Q: What Tests can be Used to Rule Out Physical Causes of Moods?
I was recently diagnosed with bipolar disorder and I do believe the diagnosis is
correct, but my doctor ran some blood tests to rule out physical causes of
my moods. I forgot to ask what he was looking for. What do doctors
generally look for with "oh you have mood symptoms" blood tests. Several
websites/books tell us that doctors do this to rule out other illnesses
that can cause depression, but I'm not sure what they are. I'm thinking thyroid
function, but is there anything else? I know the right blood tests can probably
tell doctors a fair amount of information about a person's health, but is that
really all that was needed? I'm curious because I've never seen a
full explanation of what I've only read as "physical illnesses that can cause
bipolar (or just depression) like symptoms" means although I think I
recall reading "thyroid disorders and other", but what is other? I'd never
be able to enter the medical profession, but I like reading about
this kind of stuff. It's fun.
PS. I fear the list might be a bit long.
Dear Kathryn --
Good question. The list of standard things to test for is actually very short.
It includes thyroid. After that, there is a question of how many haystacks to
turn over, looking for a needle. For example, sometimes people have
bipolar-like symptoms after a stroke, or a head injury. But we don't routinely
do a brain CT scan, or an MRI, every time someone presents with bipolar
symptoms. Unless they are over 40 or so. A new-onset bipolar disorder, over
age 40, is actually pretty unusual and might in some cases be worth a search for
some underlying basis of the late onset.
Again, in general, the only standard, widely accepted blood test,
diagnostically, is thyroid. The idea, of course, is to make sure that what looks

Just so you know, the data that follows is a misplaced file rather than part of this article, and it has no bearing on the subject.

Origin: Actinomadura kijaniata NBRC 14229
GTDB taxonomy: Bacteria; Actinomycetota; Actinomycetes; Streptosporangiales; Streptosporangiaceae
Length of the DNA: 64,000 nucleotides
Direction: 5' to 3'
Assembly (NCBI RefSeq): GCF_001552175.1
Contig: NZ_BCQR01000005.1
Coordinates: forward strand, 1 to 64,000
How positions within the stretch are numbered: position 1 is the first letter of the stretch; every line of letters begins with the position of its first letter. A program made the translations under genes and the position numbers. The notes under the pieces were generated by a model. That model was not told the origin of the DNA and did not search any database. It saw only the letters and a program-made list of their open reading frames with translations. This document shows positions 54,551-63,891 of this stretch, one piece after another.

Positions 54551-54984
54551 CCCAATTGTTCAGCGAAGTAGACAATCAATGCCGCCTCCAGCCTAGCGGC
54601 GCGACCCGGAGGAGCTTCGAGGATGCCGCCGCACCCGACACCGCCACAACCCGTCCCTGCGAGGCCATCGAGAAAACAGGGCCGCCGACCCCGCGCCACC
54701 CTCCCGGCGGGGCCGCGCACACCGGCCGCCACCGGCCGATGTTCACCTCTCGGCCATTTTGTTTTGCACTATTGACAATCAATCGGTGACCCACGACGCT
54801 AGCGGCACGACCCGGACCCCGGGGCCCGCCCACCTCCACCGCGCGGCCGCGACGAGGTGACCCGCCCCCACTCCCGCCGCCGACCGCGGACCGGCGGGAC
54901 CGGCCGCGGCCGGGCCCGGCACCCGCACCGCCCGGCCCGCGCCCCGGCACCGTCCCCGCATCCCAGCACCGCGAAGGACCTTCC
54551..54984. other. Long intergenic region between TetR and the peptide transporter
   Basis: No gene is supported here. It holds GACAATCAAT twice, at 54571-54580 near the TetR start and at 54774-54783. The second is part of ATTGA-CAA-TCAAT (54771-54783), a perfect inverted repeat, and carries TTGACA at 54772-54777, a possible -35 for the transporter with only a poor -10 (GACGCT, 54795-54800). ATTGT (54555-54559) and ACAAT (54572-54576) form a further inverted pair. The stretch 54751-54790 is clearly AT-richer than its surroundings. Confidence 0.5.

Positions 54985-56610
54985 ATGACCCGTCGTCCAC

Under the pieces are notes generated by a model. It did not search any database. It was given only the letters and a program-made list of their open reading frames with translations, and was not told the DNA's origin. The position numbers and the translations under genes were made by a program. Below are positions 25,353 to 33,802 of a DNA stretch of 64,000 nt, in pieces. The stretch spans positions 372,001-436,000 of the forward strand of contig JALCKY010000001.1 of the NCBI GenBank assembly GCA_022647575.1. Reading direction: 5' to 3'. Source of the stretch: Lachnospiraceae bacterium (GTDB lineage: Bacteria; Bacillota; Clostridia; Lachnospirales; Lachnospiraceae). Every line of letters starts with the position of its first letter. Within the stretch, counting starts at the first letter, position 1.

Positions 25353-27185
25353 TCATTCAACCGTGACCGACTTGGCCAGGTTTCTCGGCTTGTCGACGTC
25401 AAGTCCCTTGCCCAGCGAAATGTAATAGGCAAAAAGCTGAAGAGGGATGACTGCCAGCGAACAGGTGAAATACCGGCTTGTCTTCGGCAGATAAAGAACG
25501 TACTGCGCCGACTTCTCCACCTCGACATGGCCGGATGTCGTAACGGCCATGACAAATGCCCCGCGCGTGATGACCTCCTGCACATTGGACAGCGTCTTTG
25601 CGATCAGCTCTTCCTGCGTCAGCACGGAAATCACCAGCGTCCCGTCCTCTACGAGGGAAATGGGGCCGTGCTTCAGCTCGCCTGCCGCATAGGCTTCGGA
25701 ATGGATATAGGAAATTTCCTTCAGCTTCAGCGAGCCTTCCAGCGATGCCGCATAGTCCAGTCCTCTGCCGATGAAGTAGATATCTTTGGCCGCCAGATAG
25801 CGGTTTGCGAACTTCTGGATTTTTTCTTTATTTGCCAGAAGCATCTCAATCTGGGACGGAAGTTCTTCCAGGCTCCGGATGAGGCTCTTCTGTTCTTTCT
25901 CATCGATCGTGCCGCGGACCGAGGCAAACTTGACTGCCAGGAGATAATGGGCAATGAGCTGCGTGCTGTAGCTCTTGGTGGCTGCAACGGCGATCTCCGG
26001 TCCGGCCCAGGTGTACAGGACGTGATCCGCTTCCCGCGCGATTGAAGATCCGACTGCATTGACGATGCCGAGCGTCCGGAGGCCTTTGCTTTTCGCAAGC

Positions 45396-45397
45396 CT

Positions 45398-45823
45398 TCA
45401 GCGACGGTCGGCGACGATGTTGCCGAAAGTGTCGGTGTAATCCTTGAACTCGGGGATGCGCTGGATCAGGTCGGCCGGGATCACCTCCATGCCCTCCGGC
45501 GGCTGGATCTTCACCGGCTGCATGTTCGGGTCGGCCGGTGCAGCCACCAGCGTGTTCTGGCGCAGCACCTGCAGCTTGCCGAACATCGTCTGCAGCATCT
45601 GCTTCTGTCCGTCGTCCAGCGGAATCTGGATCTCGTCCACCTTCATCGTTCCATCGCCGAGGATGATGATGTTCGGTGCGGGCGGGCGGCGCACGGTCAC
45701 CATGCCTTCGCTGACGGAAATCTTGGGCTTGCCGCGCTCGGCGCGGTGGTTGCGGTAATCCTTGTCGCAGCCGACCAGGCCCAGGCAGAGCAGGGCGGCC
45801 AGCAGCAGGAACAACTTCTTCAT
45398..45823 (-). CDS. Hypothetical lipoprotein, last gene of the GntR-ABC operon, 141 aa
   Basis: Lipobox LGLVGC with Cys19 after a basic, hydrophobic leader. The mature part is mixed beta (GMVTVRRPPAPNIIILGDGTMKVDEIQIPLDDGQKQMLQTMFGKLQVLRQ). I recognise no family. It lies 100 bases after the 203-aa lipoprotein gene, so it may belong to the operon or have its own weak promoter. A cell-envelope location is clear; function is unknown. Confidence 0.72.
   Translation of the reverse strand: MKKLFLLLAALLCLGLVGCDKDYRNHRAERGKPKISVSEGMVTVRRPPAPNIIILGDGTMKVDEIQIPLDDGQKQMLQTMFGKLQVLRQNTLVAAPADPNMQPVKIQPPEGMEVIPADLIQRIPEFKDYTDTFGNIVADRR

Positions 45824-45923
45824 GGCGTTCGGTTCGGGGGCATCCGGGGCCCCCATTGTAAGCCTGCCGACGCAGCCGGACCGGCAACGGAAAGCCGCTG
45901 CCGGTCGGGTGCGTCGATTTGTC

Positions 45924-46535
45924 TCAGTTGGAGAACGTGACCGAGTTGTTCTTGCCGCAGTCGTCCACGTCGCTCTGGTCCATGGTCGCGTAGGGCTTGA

like bipolar disorder is not hypothyroidism (or in some cases, particularly if
someone shows up looking manic, but not exactly manic, hyperthyroidism).
However, there are other reasons to get a blood test at a first visit. Most of
the treatments we might consider have the potential to cause dangerous
physiologic changes, so we need to know, before treatment starts, exactly where
we are starting from. For example, lithium can interfere with kidney function,
so it is routine to check kidney function at some point. But since lithium
treatment requires numerous blood tests, I think it is within standard of care
to delay the first blood tests until after a trial of low-does lithium, as long
as the person is young and physically healthy as far as she/he knows. But some
doctors would get a "baseline" for kidney function before starting with him in
Likewise, the whole family of "atypical antipsychotics", which we use as mood
stabilizers, (sometimes in very low doses) can cause increases in blood glucose,
progressing even to diabetes. They can also cause increases in cholesterol. So
we need to know where glucose and cholesterol levels are before we start, or
very near starting (some of those changes can take a while, but some of them can
In general, I try to limit laboratory testing: it can be expensive, it can turn
up unanticipated abnormal values that are sometimes just a statistical fluke,
and some involve at least scheduling hardship if not physical discomfort for my
patients. So I'm a little less likely to order "baseline" labs until I know
what I'm going to use them for, compared to some of my colleagues, I think. But
other doctors, particularly in busy clinics were they can't think through the
details every time, might order a whole panel of baseline tests for everyone.
That is not outside standard of care either.
Finally, there are other needles (in haystacks) out there that a few doctors
might think are worth checking at the outset: vitamin D, B12, calcium, (all of
these are blood tests). That is not an official list. Oh, and some doctors
might even want a urine sample, and in which to look for marijuana and other
substances of abuse. I think talking to patients is a better way to get that
information, but I will miss substance use problems in some people here and
there (on the other hand, it does not subject people to the indignity of a urine
drug screen either; a trade-off).
Thanks for your question.
Published October, 2009